UCL Excellence Fellows 2015-2016.
Dr Jan Janouskovec
Jan is an evolutionary biologist trying to understand big transitions in microbial evolution: how parasites evolved from non-parasitic species, how photosynthesis spread between distantly related microscopic algae, and how our cells acquired small compartments called mitochondria. Jan has taken part in the discovery of new microbes that helped illuminate these ancient events, including the photosynthetic relatives of the malaria parasite, at universities in the Czech Republic, Canada (Vancouver, BC), and the US (San Diego, CA). His current aim is to combine further exploration of microbes with novel computational approaches to provide a broad context for the emergence of diseases and indispensable cellular functions such as respiration and photosynthesis.
Dr Peter Keating (UCL Rosetrees Excellence Fellow)
Peter studies the effects of hearing loss on the developing and adult brain. The complementary goals of his research are to provide basic insight into auditory processing and use these insights to improve auditory function in specific environments or populations where it is compromised. To achieve this, Peter combines computational, behavioural, neurophysiological, and virtual reality techniques to study sound localization. Throughout the lifespan, sound localization is dramatically affected by various forms of hearing loss, including 'glue ear' in children, noise-induced deafness in young adults, and age-related hearing loss in older people. This can impair speech perception in noisy environments, and may negatively affect social integration and educational attainment. Peter is therefore particularly interested in research that can help rehabilitate auditory function in individuals with hearing loss. In 2017, Peter was awarded an Academy of Medical Sciences Springboard Award, and in 2019 Peter was awarded a UKRI Future Leader Fellowship.
Dr Jasper Poort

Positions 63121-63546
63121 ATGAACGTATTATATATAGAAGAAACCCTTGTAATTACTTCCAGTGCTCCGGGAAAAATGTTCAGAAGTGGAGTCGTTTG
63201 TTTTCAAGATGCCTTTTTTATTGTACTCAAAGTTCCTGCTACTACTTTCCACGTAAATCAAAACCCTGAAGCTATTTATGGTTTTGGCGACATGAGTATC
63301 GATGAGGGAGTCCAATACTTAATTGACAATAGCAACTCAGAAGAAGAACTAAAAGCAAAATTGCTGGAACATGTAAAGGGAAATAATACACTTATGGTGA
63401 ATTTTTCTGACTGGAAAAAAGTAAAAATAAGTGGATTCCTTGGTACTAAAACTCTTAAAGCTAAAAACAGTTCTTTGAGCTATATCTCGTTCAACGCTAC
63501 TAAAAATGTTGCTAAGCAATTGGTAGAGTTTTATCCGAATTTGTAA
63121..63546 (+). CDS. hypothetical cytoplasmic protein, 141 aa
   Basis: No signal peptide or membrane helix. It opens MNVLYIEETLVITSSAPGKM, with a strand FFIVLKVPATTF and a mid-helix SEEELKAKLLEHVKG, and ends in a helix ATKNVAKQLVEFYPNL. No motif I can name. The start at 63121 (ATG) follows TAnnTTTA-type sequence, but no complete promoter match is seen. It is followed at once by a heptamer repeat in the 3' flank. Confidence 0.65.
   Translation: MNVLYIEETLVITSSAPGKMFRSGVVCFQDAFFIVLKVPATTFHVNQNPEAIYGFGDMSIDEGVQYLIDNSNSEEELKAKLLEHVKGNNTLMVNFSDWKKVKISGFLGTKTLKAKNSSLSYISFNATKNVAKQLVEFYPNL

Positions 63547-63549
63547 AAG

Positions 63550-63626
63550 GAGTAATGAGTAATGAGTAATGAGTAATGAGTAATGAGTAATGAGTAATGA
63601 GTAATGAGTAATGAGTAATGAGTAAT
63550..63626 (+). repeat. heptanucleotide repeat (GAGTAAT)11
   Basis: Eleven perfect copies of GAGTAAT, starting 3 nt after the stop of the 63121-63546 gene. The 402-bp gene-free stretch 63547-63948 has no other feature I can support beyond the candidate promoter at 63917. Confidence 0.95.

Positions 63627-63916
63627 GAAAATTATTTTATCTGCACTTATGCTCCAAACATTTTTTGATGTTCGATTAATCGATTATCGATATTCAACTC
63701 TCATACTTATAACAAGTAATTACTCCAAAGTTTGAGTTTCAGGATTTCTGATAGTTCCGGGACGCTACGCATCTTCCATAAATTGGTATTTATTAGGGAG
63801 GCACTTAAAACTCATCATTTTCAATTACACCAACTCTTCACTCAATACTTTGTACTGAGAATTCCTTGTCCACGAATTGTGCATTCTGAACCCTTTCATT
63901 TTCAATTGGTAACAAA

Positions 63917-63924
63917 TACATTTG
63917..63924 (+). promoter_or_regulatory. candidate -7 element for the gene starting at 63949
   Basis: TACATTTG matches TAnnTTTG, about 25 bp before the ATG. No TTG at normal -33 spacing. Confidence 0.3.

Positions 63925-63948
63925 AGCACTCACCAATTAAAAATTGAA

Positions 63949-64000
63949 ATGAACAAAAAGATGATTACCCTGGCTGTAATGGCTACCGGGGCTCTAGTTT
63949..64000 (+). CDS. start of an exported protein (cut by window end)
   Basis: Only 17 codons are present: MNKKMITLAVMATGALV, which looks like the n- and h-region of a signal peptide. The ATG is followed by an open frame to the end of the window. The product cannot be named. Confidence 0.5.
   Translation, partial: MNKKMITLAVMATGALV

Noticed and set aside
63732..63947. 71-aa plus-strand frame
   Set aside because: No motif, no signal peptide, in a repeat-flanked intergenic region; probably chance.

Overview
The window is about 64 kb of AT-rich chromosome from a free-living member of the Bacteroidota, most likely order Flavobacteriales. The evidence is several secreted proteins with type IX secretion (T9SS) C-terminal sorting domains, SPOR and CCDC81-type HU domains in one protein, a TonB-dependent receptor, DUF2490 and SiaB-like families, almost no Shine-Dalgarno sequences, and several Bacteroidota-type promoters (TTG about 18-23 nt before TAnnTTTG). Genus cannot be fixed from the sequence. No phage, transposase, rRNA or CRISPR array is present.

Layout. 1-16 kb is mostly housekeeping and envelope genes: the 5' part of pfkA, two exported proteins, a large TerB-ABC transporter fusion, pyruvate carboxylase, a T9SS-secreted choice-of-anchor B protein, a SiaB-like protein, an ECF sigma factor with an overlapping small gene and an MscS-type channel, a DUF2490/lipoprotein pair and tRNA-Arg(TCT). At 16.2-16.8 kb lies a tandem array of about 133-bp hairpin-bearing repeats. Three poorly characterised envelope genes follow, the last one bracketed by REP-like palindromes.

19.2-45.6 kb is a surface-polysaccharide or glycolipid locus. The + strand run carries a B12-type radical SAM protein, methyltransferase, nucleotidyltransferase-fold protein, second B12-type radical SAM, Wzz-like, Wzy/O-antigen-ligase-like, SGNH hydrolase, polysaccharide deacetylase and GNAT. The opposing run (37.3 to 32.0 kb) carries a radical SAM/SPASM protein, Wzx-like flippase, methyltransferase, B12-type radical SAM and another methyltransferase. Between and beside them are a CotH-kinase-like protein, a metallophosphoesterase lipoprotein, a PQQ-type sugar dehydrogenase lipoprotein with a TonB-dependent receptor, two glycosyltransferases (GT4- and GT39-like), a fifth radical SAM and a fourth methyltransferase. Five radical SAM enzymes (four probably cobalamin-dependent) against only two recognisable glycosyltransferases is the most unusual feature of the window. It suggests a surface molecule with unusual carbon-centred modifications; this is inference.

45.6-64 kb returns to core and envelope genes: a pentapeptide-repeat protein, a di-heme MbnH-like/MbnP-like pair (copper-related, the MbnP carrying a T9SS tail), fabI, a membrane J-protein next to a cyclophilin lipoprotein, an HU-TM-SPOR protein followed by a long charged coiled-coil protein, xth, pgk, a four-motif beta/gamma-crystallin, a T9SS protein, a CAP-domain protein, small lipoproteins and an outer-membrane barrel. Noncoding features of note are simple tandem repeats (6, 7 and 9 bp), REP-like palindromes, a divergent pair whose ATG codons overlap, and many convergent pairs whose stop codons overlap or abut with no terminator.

Jasper investigates how the brain selectively processes behaviourally relevant sensory stimuli. This key skill allows us to turn the constant bombardment on our senses into coherent representations of the environment that can guide our behaviour. It also can contribute to our understanding of neurological conditions that are associated with deficits in the filtering of sensory information. During his PhD at the Netherlands Institute for Neuroscience, and in ongoing work, Jasper studied how the responses of neurons in the primary visual cortex (V1) and higher-level visual areas are modulated when we segment visual images into foreground and background, and when we attend to specific visual objects. At UCL, in a collaboration with Basel University, he uses 2-photon imaging to track responses of populations of V1 cells, to reveal how learning a new task and changing task demands can alter the processing of visual stimuli. The primary visual cortex provides a detailed representation of visual stimulus features, while higher-level areas integrate previous experiences and form more abstract representations of the sensory environment. In new experiments, Jasper will use optical labelling and imaging techniques to characterise how learning modifies interactions between different processing levels, to link the acquisition of new behavioural skills to changes in the pattern of communication between areas of the brain. Jasper is currently a Lecturer at the University of Cambridge.